By the end of 2023, part of the DFDS ships that dock in Vlaardingen will receive electricity via a shore power installation. Rotterdam Shore Power BV, a joint venture of Eneco and the Port of Rotterdam Authority, will supply this shore power.

For now, Jinling roll-on-roll-off vessels for scheduled service to and from Immingham will use the shore power installation. The installation will be constructed by Actemium and has been partially made financially possible by subsidies from the central government and the province of South Holland.

Also read: Port of Rotterdam and Eneco to provide shore power for Boskalis’ ships

Reduction of emissions and noise pollution

The use of shore power for the berth of the Jinling roll-on-roll-off vessels is in line with the sustainable ambitions of DFDS aimed at reducing NOx and SOx emissions. The other two berths will be considered for shore power at a later stage.

The estimated CO2 reduction resulting from the investment is approximately 2,100 tonnes on an annual basis. In addition, shore power also contributes to air quality by reducing particulate matter and nitrogen emissions and reduces noise pollution.

Also read: UK Chamber of Shipping: Using shore power should be compulsory

1.8 MW

The shore power installation has a capacity of 1.8 MW (the energy equivalent of nearly 1500 households) and is expected to provide 3.5 GWh per year of electricity.

The shore power facility consists of a converted 40-foot container containing electrical equipment that makes electricity from the public power grid suitable for use aboard the vessels. A cable management system will physically bring the electricity from the wharf aboard the ship with a cable and a plug. A remote control will enable the operation of the crane on the quay from the ship, so that the cable can be taken on board and then connected.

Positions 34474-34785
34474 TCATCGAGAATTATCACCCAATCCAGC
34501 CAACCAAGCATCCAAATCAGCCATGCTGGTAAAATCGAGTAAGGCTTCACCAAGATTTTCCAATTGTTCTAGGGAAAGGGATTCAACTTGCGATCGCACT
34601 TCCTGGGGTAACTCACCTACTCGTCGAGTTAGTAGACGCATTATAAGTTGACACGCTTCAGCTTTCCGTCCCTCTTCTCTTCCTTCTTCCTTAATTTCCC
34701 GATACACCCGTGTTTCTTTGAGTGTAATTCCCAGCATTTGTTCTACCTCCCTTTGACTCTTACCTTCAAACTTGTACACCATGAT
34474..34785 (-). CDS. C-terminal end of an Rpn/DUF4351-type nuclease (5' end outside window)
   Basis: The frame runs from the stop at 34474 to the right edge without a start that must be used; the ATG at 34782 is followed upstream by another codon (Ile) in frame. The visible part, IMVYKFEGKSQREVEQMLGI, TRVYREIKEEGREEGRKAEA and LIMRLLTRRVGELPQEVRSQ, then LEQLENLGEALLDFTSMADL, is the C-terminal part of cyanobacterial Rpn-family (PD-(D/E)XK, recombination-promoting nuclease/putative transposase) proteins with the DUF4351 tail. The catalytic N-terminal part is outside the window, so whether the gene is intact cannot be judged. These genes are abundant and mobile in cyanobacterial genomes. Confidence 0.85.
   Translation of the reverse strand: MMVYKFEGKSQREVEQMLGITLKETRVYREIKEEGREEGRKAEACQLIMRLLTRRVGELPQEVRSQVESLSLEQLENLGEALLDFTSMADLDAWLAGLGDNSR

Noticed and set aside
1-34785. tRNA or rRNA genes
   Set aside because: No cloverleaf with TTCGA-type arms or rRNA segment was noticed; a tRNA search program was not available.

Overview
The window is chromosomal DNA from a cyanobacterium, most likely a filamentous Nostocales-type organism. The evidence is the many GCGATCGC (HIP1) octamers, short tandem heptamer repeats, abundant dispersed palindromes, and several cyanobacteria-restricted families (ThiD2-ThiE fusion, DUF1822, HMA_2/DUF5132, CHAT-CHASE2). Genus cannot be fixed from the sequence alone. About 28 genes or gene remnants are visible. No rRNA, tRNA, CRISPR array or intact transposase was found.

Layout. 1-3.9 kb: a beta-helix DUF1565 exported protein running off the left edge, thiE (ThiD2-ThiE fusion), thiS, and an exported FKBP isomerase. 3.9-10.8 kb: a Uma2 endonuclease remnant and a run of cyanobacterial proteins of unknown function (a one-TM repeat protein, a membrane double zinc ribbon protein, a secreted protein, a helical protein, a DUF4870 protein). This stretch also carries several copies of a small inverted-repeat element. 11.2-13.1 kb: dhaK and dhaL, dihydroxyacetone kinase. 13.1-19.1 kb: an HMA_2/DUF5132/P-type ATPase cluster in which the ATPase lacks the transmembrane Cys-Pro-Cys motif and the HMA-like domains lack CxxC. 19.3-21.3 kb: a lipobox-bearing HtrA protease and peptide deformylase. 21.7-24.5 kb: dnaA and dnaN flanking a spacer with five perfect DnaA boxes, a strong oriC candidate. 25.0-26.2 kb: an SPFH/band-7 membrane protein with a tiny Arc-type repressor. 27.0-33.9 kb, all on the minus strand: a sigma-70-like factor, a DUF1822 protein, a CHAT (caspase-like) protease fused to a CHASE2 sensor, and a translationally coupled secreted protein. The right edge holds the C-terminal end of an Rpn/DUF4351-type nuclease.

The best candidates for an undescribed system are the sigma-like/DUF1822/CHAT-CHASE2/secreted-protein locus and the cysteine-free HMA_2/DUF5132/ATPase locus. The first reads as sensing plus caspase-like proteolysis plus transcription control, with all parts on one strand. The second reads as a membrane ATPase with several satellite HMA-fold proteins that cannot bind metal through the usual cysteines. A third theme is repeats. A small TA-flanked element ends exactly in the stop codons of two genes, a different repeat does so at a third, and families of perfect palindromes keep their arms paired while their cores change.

Rotterdam Shore Power

The Port of Rotterdam Authority and Eneco want to stimulate the use of shore-based power in the port of Rotterdam and have set up their subsidiary Rotterdam Shore Power to this end. In early 2022, the commissioning of Europe’s largest shore power installation was announced: the installation for Heerema Marine Contractors’ offshore vessels on Landtong Rozenburg. Rotterdam Shore Power is currently working on the construction of a second installation at Boskalis in the Waalhaven.

Shore power is a crucial pillar of the sustainability strategy for the Rotterdam port cluster. At least ninety per cent of the ferries, and offshore, cruise, container and roll-on-roll-off vessels in Rotterdam must use shore power by 2030. This will save emissions of about 200,000 tonnes of CO2 and 2500 tonnes of nitrogen. This means a big step towards an increasingly clean and future-proof port.

Also read: [VIDEO] Heerema’s offshore vessels plug into Europe’s largest shore power installation in Rotterdam

DFDS’ net-zero CO2 plans

The shore power project contributes to DFDS’ commitment to achieve net-zero CO2-emissions by 2050. One way to achieve this green transition is to invest significantly in sustainable solutions, including the target of 45 per cent CO2 reduction within DFDS’ Ferry business.